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Craig Green SS20 London Fashion Week Mens LFWM Dazed
Backstage at Craig Green SS20Photography Christina Fragkou

Late-night YouTube mystery video binges inspire Craig Green for SS20

The London designer is all of us

After the likes of Mowalola Ogunlesi, Saul Nash, Art School, and Martine Rose showed their latest collections over the course of the weekend, today marks the last day of the SS20 menswear season (in London at least).

Claiming his usual spot this morning was Craig Green, who welcomed his legions of fans (many of who were slightly damp, given the torrential rain) to a space in Billingsgate Market in East London. Housed deep underground, the vaults in which the designer chose to present what he’d been working on for the last six months were stark and slightly foreboding, with the mirrored catwalk at the centre of the room creating the illusion that we might just be floating somewhere in space.

When it came to the collection, Green explains that he had wanted to continue his exploration into strength, fragility, and masculinity, only where last season he had been thinking of ‘a man made of glass’ – which represented an individual who had reached the perfect balance of fragility and strength and assumed his final form – this time around, his man was looking inside himself, gazing deep into a mirror in a moment of introspection as he contemplated his mortality.

Sounds dark, right? Well, no, not as dark as you might think. As always, the London designer managed to balance darkness and light, as he explained backstage he had been thinking about the ways in which a life is celebrated, what happens to the body after death, and the protective coverings and ritualistic layers used to encase it, as seen in plastic, iridescent cut-out suits (“like bodybags!”), and thick, papery coats.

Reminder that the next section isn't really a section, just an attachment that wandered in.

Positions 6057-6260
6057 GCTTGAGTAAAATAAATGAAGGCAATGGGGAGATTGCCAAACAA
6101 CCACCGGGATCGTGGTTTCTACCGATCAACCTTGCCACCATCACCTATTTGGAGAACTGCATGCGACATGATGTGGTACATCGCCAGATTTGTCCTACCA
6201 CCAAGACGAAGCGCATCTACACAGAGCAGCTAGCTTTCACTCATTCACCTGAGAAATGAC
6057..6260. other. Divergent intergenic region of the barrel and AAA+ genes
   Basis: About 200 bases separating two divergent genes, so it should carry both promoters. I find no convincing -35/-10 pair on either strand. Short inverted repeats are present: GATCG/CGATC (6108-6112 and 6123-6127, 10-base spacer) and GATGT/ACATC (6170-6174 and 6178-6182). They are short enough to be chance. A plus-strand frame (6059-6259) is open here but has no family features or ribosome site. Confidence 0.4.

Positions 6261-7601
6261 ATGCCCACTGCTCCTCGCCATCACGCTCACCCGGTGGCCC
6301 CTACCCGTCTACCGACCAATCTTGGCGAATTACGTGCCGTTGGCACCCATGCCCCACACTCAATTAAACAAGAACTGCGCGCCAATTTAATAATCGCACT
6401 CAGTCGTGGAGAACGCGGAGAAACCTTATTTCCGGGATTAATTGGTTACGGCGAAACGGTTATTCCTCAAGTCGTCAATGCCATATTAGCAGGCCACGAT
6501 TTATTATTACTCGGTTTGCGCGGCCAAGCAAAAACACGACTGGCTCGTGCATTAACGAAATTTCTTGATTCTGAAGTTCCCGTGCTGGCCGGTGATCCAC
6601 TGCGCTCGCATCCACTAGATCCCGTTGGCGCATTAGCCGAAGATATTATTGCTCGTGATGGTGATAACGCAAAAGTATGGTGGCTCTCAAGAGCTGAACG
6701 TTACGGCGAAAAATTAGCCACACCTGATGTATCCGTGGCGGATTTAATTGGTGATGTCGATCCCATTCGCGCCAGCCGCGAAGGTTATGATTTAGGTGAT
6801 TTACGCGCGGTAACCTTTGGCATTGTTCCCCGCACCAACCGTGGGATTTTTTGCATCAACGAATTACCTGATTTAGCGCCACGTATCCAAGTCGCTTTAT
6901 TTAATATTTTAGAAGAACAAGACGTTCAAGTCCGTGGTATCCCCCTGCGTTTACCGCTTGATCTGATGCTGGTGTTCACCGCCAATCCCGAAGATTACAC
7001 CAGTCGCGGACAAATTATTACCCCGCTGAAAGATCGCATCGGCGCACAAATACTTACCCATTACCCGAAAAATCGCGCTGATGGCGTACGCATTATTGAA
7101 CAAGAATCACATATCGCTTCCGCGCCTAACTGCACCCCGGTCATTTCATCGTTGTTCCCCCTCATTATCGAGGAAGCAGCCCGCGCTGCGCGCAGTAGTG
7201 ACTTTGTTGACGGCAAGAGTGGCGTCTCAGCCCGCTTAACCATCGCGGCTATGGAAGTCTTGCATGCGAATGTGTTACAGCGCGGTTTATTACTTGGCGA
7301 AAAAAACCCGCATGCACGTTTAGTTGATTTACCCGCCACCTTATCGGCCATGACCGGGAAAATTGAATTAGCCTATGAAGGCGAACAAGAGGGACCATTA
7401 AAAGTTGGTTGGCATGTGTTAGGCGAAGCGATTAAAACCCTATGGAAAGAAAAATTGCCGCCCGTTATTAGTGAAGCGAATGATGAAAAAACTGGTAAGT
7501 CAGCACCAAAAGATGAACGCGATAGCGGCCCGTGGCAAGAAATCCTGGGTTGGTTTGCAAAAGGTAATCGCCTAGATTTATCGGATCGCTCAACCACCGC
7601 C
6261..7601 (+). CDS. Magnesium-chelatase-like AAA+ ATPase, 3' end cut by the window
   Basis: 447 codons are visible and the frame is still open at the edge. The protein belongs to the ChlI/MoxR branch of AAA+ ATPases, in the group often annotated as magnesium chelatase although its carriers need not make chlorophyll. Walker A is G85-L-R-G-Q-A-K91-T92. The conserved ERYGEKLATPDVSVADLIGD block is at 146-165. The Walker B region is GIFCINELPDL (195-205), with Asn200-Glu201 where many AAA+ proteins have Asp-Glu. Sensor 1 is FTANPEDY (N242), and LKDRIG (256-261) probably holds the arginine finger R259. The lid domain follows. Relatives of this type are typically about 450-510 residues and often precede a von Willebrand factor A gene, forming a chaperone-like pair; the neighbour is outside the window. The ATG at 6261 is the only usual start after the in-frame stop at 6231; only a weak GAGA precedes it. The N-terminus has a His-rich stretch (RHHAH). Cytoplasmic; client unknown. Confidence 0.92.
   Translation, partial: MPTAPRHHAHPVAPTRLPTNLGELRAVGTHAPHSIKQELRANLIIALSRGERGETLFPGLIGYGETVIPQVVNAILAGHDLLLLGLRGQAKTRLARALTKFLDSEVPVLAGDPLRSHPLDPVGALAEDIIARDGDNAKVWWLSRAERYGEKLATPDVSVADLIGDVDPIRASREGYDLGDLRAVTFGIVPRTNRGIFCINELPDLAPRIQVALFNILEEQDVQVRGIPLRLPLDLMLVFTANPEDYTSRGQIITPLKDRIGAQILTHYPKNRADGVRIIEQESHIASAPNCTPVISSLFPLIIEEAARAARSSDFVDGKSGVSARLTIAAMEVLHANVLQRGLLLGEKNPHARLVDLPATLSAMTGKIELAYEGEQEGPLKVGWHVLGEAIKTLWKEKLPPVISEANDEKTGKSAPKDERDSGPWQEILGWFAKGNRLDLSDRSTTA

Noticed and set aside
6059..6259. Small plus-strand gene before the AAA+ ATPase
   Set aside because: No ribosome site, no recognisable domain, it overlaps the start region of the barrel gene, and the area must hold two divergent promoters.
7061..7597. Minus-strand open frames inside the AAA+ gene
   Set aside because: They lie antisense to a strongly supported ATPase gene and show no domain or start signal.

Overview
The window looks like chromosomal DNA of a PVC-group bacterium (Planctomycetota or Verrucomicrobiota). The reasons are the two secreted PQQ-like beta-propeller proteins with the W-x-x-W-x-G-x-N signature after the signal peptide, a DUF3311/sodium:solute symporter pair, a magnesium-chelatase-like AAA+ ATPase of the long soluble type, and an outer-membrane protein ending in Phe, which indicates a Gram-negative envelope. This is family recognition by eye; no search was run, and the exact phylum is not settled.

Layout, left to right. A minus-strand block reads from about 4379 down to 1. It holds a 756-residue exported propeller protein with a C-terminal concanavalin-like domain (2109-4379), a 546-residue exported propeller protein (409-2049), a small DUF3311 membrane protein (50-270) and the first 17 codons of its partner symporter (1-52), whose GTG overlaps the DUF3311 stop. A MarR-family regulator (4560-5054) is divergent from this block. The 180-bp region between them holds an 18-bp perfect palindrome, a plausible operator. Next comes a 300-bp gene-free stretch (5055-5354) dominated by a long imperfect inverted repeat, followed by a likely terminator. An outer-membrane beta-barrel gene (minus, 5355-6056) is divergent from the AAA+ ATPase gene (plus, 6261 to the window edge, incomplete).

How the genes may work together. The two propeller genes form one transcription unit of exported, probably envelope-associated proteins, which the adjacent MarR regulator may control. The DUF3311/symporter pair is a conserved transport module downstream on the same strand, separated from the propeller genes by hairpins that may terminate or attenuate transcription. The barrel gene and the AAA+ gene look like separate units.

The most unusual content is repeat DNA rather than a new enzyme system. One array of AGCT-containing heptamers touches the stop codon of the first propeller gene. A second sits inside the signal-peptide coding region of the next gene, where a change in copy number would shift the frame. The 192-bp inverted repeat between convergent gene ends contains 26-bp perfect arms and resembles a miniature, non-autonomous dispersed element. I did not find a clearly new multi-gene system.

Customs from around the world also played into the collection, as Green referenced Mexican Papel Picado flags, the mirrors placed on the floor in Turkey and the Middle East to ward off evil spirits, and even Egyptian death rituals. “It’s such a strange thing, the idea of being put into a tomb when you pass,” the designer explains. “All the way through your life, you’re never that protected!”

As well as a new sneaker collaboration with adidas, elsewhere a series of leather trousers, coats, and vests, run through with panels of knitted rib featured. “I watched a documentary on the BBC when they pulled back a woman’s skin, and the muscles, the flesh under the breast looked like these flowers in bloom,” Green recalled. In the garments, the rib (which Green explained resembled something akin to tendons and sinew) fought against the leather (the skin), as he drew inspiration from anatomical drawings and sketches, while satin jackets and loose pants featured structural embroidery which rendered them almost skeleton-like. 

As the models took their final lap of the runway and Green appeared to take his bow, the soundtrack switched from a Holly Herndon track to “Goodbye Horses” by Q Lazzarus, which made sense given its connotations with skin-harvesting psycho-killer Buffalo Bill from Silence of the Lambs.

When it came down to it, though, the choice of track was less related to the inspiration behind the show and more to do with the fact Green has been watching a lot of trashy conspiracy theory and mystery videos on YouTube of late. “I saw this one about Q Lazzarus going missing, as well as loads about Egyptian mysteries, and I liked the mystery that was attached to “Goodbye Horses”. But it doesn’t literally have to mean goodbye, it can be about losing your senses,” he finishes. “The idea that it doesn’t have to be the end – there can be something more.”